Somewhere in a cellar in southern France, a bedraggled Damien Comolli ceases his fevered scribblings and cocks his head to one side. All around him, the walls are filled with incomprehensible algorhythms, rambling sabermetrics scrawled on the bricks in an unholy cocktail of his own bodily fluids.
But for now these numbers mean nothing to him. The only thing that matters is this: Someone out there is attempting the experiment again. Someone out there is going to cross the streams and link Stewart Downing with Andy Carroll.
It seems quite implausible that anyone would be crazy enough to try and recreate Liverpool’s £55m folly so quickly, but the funny thing is that Sam Allardyce might actually be able to pull this off.
Under Kenny Dalglish, Liverpool always seemed to be a team caught between two stools, capable of playing mesmeric passing football, as they did shortly before an unfortunate defeat to Arsenal, but more suited to a direct game they didn’t seem to believe in. Allardyce has just one stool and it has his name on it in brass letters along with the slogan, “Whatever it takes.”
This is not to dismiss the Hammers as a hoofball outfit. Anyone who saw them last season will know that they move the ball between their own lines with comfort and composure, waiting patiently for their forces to take up their positions. Then when the time is right, they strike, twatting the ball either into the channels for a quick wide man, or straight down the middle for the head of Carroll. They are well coached and extremely effective. They play to their strengths. For all the snide remarks, this was a newly promoted team and it was never in any danger of relegation. If anyone can get make the Downing-Carroll axis work, it’s Allardyce.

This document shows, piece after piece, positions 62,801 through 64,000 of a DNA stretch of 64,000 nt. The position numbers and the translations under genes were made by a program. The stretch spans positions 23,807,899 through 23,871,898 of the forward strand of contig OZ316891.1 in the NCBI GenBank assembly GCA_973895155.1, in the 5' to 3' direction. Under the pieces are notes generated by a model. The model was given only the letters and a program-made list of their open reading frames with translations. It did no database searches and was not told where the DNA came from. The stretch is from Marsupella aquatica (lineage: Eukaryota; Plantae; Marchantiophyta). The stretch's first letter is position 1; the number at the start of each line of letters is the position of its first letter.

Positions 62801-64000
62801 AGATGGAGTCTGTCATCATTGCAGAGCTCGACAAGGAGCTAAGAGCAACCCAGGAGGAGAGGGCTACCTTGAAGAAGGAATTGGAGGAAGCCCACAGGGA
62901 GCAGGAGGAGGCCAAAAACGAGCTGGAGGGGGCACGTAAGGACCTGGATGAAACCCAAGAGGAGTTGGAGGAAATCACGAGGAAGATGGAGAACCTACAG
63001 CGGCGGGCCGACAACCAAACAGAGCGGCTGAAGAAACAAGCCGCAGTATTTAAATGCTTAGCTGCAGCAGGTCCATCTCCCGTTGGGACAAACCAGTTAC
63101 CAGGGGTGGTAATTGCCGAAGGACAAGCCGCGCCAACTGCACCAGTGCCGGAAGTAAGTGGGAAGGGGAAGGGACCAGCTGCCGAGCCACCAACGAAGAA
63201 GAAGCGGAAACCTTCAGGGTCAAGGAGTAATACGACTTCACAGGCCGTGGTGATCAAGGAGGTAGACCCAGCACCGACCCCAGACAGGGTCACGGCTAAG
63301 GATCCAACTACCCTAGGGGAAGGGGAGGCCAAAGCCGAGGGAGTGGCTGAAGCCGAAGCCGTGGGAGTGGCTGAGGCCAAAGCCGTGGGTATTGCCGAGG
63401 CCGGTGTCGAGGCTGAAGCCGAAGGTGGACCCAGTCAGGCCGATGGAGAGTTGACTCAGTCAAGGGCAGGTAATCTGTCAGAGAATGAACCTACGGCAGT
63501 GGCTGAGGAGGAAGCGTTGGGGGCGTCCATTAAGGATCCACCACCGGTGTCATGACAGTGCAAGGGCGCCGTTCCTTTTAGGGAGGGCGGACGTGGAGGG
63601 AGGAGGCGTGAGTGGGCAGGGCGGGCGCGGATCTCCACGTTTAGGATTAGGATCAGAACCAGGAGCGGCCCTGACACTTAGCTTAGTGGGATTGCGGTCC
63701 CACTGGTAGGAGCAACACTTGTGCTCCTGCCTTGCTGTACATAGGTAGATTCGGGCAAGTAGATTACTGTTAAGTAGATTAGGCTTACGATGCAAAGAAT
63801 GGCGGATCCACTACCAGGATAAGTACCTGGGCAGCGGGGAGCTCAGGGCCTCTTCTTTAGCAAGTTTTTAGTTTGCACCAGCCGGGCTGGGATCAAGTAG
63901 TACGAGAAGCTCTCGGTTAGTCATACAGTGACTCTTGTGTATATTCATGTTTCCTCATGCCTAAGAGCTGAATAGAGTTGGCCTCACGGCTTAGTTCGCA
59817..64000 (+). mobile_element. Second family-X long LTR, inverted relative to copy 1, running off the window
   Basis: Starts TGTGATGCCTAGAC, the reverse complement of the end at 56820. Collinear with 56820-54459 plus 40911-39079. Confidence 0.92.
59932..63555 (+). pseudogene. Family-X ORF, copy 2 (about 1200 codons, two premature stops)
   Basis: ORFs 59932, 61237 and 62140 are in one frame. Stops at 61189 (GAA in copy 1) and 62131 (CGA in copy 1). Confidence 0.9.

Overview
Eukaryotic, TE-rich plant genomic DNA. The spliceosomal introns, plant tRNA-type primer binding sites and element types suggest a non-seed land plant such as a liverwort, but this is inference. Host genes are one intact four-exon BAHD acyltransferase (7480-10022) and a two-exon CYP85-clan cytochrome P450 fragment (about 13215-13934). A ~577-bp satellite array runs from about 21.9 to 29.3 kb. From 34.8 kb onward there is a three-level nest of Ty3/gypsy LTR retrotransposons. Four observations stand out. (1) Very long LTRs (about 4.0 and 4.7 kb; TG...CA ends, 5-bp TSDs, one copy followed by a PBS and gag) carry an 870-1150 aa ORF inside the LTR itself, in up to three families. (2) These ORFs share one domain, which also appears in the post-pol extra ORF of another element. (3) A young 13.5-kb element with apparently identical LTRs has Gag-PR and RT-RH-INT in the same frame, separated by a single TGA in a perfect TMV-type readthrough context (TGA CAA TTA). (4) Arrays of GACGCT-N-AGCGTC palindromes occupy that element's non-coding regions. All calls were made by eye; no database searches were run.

Sure, Downing still has an alarming habit of running into his full-back like a short-sighted dog into a set of patio doors, but he’s got a cross on him. And yes, Carroll is as resilient to injuries as a paper napkin is to acid rain, but he’s still phenomenal in the air. Allardyce won’t mix his messages, he will drill the pair of them to within an inch of their lives. Are you brave enough to bet that he won’t find a way to make them click?
In fact, the more you look at West Ham, the more you wonder if they could be the surprise package of the season. It’s worth reminding ourselves at this point that the definition of a surprise package has changed profoundly in the last ten years. Since the deluge of Champions League money tore the Premier League asunder at the fourth place mark, there’s only ever a surprise when someone other than Tottenham gets within visual range of fifth. With that in mind, West Ham should consider sixth or seventh to be a Very Good Thing. And they could do it too.
They’re solid at the back, they’ve got strength in depth and there are bewildering rumours that Ravel Morrison has suddenly dropped his attitude and started to play to his potential. Razvan Rat is an excellent signing and we’ve all forgotten about little Joe Cole. In a sub-league where Everton are in transition, Liverpool are compromised from within, West Bromwich Albion will no longer be underestimated and Swansea are distracted by Europe, a team like West Ham could do very well indeed.
It is, of course, this kind of thinking that did for Dalglish and Comolli. There is a reason why the £55m folly is now a £21m punt. But Allardyce has pulled off bigger tricks than this. It’s prosaic, it’s old-fashioned, it’s thoroughly English, but by thunder, it might just work.
West Ham host newly promoted Cardiff City in their Premier League opener this Saturday - back the Hammers at 1.90.
Read more from Iain Macintosh here.